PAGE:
Given that our starting point was March 11, 2011, the day of our first church meeting, and that our end point was our departure on September 11, 2012, our pre-field ministry was only 18 months long. We understand that the national average is between 3 and 4 years.

Safety over many Miles

  • 19,857 miles driven for ministry purposes–that’s averaging over 250 miles every week
  • less than $900 in non-routine repairs
  • 0 traffic accidents; 1 train accident; 0 significant injuries
  • dozens of cups of coffee consumed

Finding a Few Needles in the Haystack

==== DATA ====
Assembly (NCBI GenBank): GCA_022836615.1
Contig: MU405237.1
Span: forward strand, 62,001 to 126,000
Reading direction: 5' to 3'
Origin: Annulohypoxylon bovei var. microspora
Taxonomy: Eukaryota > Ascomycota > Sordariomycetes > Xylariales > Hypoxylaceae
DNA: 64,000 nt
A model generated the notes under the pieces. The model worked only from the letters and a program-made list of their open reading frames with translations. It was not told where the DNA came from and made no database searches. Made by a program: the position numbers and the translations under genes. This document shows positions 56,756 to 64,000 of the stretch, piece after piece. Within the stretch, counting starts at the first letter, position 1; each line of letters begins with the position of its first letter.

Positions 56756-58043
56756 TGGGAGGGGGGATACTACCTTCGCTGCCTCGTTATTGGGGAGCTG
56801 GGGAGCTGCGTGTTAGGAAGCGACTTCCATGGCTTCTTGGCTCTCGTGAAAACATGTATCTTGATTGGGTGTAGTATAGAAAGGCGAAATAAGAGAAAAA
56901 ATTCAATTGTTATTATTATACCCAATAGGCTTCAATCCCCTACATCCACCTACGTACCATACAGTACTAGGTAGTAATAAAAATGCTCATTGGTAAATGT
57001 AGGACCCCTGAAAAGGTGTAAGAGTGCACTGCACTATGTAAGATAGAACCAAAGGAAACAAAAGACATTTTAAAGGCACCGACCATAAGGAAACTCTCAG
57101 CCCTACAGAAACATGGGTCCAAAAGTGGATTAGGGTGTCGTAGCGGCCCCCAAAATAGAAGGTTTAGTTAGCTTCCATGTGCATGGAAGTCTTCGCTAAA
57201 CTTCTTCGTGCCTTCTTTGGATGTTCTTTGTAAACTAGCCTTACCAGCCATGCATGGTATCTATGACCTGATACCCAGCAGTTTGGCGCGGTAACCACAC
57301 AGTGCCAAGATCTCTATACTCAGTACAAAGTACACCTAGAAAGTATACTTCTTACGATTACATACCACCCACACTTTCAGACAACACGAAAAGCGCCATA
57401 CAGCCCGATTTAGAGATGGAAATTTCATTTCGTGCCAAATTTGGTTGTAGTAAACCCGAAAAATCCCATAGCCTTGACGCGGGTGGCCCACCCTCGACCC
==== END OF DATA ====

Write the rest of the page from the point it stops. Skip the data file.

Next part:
• 600 churches contacted
  • over 1,500 emails or phone calls made (yes, I actually logged most of them)
  • meetings with 37 churches (6% of contacts)
  • We are now fully supported with just 18 church partners (3% of contacts)

Miscellaneous Reflections

  • Any success that these numbers represent was not as much a matter of strategy and skill but rather providential timing and God’s blessing.
  • The experience as a whole is much like riding a roller coaster: there are so many unexpected highs and lows. We will remember our pre-field ministry with gladness for the many answers to prayer and the thought that we shouldn’t need to due this again.
  • Finally, we are encouraged by the number of churches moving towards supporting fewer missionaries at higher levels of involvement. I trust that this trend will help make our experience less exceptional.

October 8, 2012   2 Comments